Sexual harassment is deeply stigmatized in Pakistani culture. Close friends and even family often discourage victims from reporting harassment due to the fear of damaging their family honor. Those who do speak out to demand justice are often demoralized and blamed; police rarely take sexual harassment allegations seriously, and abusers often censor victims with defamation lawsuits. Despite the loud silence, however, roughly 20 to 30 percent of women in Pakistan have suffered from some sort of abuse, according to a study conducted by the Human Rights Watch in 2009. Although feminists (who many disregard as “Western influencers”) have urged for broader legal services, it was only after the rape and murder of seven-year-old Zainab Ansari that widespread support erupted. The #MeToo movement gained traction, and women demanded change and justice for victims. Abusers began to surface, among them Pakistan’s Prime Minister Imran Khan.
As the social structure of Pakistan changes, it is crucial to learn the laws that can protect yourself and others from sexual harassment. These laws target workplace, public, and cyber harassment⎯the most common forms of abuse⎯and outline dangerous situations that should be recognized immediately.
Laws against Public Harassment
Under Section 509, Pakistan Penal Code 1860,
If someone labels any woman, utters any disrespectful words, or is offensive by their gestures, then they are liable to three years in prison, a fine, or both.
If someone demands sexual favors and causes fear, irritation, or harm, then they are liable to three years in prison, a fine, or both.
If someone makes a false accusation of adultery against someone else, then they are liable to five years in prison and a fine.
Under Section 510, Pakistan Penal Code 1860, if a drunk person publicly causes any annoyance to someone, then they can be punished with imprisonment, a fine, or both.
Under Section 354 A of Pakistan Penal Code 1860, if someone assaults another person and exposes them to public view, then they are liable to a death sentence or imprisonment for life with a fine.
Under Section 294, Pakistan Penal Code 1860, if someone uses any indecent or vulgar language in public with the intention to offend, then they are liable to three years in jail and a fine.
Under Section 377 B, Pakistan Penal Code 1860, if someone commits sexual abuse, then they are liable to life-time imprisonment, a fine of at least 500,000 rupees (about 3,000 USD), or both.
Laws against Workplace Harassment
Section 3 of the statute requires all organizations to form a committee that addresses complaints regarding workplace harassment. The committee should comprise of three members with at least one female member.
Anyone who makes unwelcome sexual advances or requests sexual favors that harm work performance or create a hostile work environment can be liable to minor or major penalties (Section 2H).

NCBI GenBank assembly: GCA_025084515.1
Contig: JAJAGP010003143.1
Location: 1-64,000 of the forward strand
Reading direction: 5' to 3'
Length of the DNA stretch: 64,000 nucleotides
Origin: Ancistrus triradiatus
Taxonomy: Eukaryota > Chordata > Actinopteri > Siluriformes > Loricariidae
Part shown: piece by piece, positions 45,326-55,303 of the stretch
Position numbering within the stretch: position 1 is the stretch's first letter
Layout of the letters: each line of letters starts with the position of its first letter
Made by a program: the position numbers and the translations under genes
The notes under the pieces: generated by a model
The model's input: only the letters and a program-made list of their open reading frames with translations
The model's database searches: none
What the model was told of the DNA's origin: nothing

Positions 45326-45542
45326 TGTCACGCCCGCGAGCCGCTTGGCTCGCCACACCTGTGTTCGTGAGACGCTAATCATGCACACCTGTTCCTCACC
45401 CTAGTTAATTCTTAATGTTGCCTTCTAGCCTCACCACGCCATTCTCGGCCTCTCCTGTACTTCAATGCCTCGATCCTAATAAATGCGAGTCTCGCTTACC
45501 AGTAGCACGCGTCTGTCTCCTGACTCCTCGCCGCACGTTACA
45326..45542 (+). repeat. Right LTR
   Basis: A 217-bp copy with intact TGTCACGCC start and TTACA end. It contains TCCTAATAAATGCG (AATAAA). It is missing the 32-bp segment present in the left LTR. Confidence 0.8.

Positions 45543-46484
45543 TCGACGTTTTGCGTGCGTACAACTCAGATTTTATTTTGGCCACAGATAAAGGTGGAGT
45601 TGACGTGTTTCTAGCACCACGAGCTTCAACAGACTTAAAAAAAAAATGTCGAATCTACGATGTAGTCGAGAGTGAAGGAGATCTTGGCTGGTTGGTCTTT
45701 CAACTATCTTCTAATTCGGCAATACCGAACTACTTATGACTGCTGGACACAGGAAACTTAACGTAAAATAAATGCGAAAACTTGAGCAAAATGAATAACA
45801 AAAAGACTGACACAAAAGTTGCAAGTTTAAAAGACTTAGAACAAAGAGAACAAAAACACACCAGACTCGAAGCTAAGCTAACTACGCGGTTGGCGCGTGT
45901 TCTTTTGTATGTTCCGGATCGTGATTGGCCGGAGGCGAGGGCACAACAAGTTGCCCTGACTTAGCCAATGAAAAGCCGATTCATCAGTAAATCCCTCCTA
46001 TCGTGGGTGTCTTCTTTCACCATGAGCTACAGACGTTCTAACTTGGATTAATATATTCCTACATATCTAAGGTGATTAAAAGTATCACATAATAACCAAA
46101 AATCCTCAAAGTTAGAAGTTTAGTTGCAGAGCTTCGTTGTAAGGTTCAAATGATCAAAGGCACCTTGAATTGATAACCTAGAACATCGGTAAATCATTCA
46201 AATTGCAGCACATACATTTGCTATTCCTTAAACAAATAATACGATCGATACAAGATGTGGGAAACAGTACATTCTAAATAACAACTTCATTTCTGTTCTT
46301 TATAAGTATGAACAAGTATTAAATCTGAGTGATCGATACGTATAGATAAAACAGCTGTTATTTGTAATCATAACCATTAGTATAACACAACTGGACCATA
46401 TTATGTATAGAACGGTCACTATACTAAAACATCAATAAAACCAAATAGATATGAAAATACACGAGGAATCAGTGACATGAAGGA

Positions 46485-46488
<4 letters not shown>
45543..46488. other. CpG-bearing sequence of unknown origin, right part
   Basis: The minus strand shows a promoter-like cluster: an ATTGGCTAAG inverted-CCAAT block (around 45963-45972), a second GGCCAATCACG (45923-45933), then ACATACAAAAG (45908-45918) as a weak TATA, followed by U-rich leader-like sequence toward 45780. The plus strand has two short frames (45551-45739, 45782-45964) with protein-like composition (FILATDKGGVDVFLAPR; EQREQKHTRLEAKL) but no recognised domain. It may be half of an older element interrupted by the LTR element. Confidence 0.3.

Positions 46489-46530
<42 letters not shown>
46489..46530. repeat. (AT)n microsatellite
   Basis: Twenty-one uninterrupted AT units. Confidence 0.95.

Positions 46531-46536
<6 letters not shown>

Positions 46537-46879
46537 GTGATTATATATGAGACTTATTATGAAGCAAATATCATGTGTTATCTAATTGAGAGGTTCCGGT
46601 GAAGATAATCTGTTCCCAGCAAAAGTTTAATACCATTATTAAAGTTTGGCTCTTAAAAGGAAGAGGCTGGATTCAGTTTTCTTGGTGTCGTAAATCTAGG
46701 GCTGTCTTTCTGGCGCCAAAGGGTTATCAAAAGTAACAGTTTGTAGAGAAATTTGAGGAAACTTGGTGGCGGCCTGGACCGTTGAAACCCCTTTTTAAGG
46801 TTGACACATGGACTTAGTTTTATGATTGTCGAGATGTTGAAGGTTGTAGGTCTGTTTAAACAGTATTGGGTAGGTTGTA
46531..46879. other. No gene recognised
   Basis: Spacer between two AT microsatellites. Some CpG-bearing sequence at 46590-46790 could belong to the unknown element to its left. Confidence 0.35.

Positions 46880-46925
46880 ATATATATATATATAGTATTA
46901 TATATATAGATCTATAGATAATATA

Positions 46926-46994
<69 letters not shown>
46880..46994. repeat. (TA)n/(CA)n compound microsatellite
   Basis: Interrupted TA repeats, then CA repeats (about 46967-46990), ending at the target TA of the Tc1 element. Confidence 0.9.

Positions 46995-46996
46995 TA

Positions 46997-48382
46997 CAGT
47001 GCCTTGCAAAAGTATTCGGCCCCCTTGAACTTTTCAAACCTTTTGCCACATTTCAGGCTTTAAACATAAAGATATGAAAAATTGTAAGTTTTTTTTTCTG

Laws against Cyber Harassment
Under the Prevention of Electronic Crimes Act (2016), anyone
who uses information to harm another person or their reputation is liable to three years in prison, a fine, or both.
who posts information to blackmail someone else or generate hatred for them is liable to five years in prison and/or a fine of five million rupees (about 68,000 USD).
who harasses or stalks another person online with the knowledge that the victim has not given consent is liable to imprisonment and/or a fine.
who takes the victim’s pictures or videos and displays them on the internet to harm the victim is liable to three years in prison, a heavy fine, or both.
Laws against Minor Abuse
According to Section 366A, Pakistan Penal Code 1860, if a girl under the age of 18 is forced to perform sexual intercourse, the offender is liable to 10 years in prison and a fine.
Section 292 A, Pakistan Penal Code 1860 states that whoever seduces a child to perform any sexual activity or whoever exposes a child to sexually explicit content can face up to seven years in jail and/or a fine of 100,000-500,000 rupees.
There is always room for improvement in legislation to ensure safety for women and everyday citizens. For instance, Pakistan’s current workplace harassment laws don’t include protection for women in contract-based work environments, where they are employed for only a specified amount of time. Additionally, most women and minors are unaware of these laws that can provide protection against harassment. With the new wave of feminism and with collective effort from Pakistanis and people worldwide, however, women can finally receive the equal rights that they’ve been deprived of for over a millennium.
By: Zarnab Tufail
“Employers in Pakistan Committed to Implement Protection against Harassment of Women at Workplace Act 2010.” GBV, gbv.itcilo.org/index.php/case_study/show/id/22.html.
Islam, Mahnoor. “Anti-Harassment Laws in Pakistan.” Courting The Law, 16 June 2019, courtingthelaw.com/2019/06/10/commentary/anti-harassment-laws-in-pakistan/
“Me Too Movement (Pakistan).” Wikipedia, Wikimedia Foundation, 20 Dec. 2020, en.wikipedia.org/wiki/Me_Too_movement_(Pakistan).
“Pakistan Penal Code.” Wikipedia, Wikimedia Foundation, 17 Dec. 2020, en.wikipedia.org/wiki/Pakistan_Penal_Code.
“Pakistan: National Assembly Passes New Cybercrime Law.” Library of Congress, 21 Sept. 2016, www.loc.gov/law/foreign-news/article/pakistan-national-assembly-passes-new-cybercrime-law/.